*** "Pentagraph," the special statistician of the Weekly Press, has already produced his returns for the past season. They show thateight horses have won over LIOOO. Pride of place is held by British Lion, who among other events captured tho New Zealand Cup. His whack is L 1445. That smart mare Florrie is but L 5 behind, thanks to her spring wins in the Derby and Oaks and her even more meritorious performance in the Otago Cup. Another three-year-old, the Marshall Stakes winner Clanrauald, counts as third with L 1402. If he had quite fulfilled expectations in the Challenge Stako6 he would have been at the head of the list. As it is, he well- deserves his place. Wakawatea's surprising record as a two-year-old briugs him into fourth position with L 1220 ; the much-improved Crown Jewel has received no less than L 117 3; honest old Cruchfield comes next with L 106 1; then we see the name of the Dunedin gelding Hippomenes abreast of L 105 9; and the octave is complete with Cynisca, L 1044. Going further down the list in search of Otagon celebrities we find Day Dream withL 834, Don Pedro with L 799, Occident L 627, Galtee L 403, Miss Mack L 342, Waitangi L 335. Tempest L 334, Huguenot L 272, Assyrian King L 231, Derby 228, and Kangaroo L 206. Among the winning sires Apremont is first with L 4567, St. Leger second with L 3457, Nordenfeldt third with £2910, Albany fourth with L 2643, Leolinus fifth with L 2597, and then follow St. George L 2545, Bundoora L 2331, Natator L 2170, Cadogan L 2157, Tasman L 2097, and Somnus L2OIB. Lo Loup has 19 winners of L 1559, and Gorton 13 winners of L 1099. The owners that have won over LIOOO are Mr Hungerford L 3470, Mr D. O'Brien L 2337, Mr J. Stephonson L 2226, Messrs Hobbs L 2073, Mr G. Hunter L 1951, Hon. Mr Ormond LIBOO, Mr H. Lunn L 1754, Mr M'Rao L 1395, Mr D. M-Kinuon L 1353, Mr J. Paul L 1272, Mr W. Marsh L 1244, Mr W. Bobbstt L 1225, Captain Russell L 1172, Mr W. Douglas LllO7, Mr J. Loughlin L 1079, Mr G. H. Clifford LlO6l, and Mr G. Stead LlOsl. Mr R. M'Master's share is L 624, Mr J. Poole's L 459, and tho Hon. G. M'Lean's L 402.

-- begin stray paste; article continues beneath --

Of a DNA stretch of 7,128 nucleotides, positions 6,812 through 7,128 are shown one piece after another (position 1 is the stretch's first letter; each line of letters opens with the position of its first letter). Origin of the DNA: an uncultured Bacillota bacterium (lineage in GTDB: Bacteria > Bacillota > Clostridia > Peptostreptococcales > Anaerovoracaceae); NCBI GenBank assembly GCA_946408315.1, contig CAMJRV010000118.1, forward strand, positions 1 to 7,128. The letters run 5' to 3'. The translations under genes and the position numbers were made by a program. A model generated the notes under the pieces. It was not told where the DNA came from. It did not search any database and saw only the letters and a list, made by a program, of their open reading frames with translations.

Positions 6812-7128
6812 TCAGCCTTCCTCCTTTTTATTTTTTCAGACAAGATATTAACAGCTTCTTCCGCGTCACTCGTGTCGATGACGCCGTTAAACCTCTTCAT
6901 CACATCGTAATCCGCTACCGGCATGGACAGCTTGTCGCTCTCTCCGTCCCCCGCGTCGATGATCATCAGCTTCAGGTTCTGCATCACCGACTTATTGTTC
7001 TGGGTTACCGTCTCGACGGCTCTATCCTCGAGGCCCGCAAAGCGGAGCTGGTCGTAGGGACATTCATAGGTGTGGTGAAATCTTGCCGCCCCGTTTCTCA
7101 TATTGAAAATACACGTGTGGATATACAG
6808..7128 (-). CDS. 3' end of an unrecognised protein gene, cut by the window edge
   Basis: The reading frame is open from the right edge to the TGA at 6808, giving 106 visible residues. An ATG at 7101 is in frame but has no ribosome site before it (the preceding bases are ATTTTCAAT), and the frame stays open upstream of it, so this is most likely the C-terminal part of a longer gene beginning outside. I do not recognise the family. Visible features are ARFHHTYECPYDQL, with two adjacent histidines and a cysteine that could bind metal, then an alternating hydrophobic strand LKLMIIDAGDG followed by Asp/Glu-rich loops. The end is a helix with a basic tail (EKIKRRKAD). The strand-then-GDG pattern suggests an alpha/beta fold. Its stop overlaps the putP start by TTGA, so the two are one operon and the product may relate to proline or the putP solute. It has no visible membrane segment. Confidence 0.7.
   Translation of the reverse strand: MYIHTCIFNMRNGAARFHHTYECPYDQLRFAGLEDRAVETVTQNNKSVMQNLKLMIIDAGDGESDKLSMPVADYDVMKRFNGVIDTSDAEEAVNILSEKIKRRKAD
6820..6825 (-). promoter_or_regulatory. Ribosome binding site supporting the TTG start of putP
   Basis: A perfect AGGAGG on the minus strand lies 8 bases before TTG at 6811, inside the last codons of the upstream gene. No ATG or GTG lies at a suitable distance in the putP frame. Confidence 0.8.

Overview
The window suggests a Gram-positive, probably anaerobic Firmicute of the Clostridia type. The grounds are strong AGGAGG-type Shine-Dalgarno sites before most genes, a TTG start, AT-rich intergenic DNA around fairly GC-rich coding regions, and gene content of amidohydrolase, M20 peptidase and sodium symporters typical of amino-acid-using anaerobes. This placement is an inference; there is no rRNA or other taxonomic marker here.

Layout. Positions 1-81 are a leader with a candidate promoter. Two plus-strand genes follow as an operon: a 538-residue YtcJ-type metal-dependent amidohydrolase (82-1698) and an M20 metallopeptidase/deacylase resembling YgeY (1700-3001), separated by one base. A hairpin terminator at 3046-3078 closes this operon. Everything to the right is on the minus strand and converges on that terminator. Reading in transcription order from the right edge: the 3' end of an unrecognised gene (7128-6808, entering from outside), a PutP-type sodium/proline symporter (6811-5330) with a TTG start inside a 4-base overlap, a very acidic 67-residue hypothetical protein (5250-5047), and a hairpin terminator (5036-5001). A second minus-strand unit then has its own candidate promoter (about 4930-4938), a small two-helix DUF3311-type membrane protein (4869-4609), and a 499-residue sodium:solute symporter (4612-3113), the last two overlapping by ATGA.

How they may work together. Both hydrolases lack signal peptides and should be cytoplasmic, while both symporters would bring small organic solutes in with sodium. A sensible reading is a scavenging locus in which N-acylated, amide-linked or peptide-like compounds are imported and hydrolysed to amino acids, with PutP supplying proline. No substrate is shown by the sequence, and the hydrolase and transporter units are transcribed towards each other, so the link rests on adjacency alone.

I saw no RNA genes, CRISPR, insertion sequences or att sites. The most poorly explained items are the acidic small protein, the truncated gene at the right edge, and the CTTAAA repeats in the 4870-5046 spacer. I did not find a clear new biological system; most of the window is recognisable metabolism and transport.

*#* After Redleap's recent achievement, observes the Australasian, there will naturally be some discussion as to the place this horse occupies amongst the great racehorses of tho Australian turf, and the majority will class him with Sussex and Game as a stamp of allround horse for which Australians, and the younger generation more particularly, have a deep admiration. Redleap never ran on the flat, but as he was entered and backed for no less important an event than the Melbourne Cup, his owners and trainer must, at one time or other, have had satisfactory proof as to his pace. Taking all things into consideration, however, he has yet, in spite of his meritorious achievement at the winter meeting just closed, to deprive Sussex of his proud place as the best all-round horse that ever raced in Australia. Sussex won his Grand National Steeplechase, carrying 13.1, at the close of a hard-working career upon the turf, for he broke down in winning it, and retired. His hurdle - race victories were, many and brilliant, and on the same day that he won his maiden steeplechase at Caulfield he won also the Victoria Gold Cup, carrying 13.3. On tho flat he carried 9.0 over a mile and a half, running it in 2min 41sec. Game, one of the best of the Panics, won his Grand National Steeplechase too in the sere and yellow. If an Australian owner of steeplechasers is ever inspired with tke worthy ambition of winning the Liverpool Grand National Steeplechase, it will be with a horse of the stamp of Redleap, Sussex, or Game that the triumph will be accomplished. An Australian-owned horse won the race last year, but that went for nothing beyond showing that some of tho young colonists who have been acclimatised abroad have had the Australian love for this particular branch of sport ingrained. What we should like to see is a firstclass Australian horse in the race, and above all things an Australian rider on his back. It seems to us more in harmony with the spirit Qf the turf in a young rough-riding country that wo should seek to win a Grand National in preference even to a Derby. Such a victory would certainly excite more universal sentiment. Admittedly, there are great difficulties in tho way, but to young and wealthy men with a love of sport they are, or should be, merely trifles. There is no breeding to time in such a case, and no sending of untried colts to meet the proved pick of England.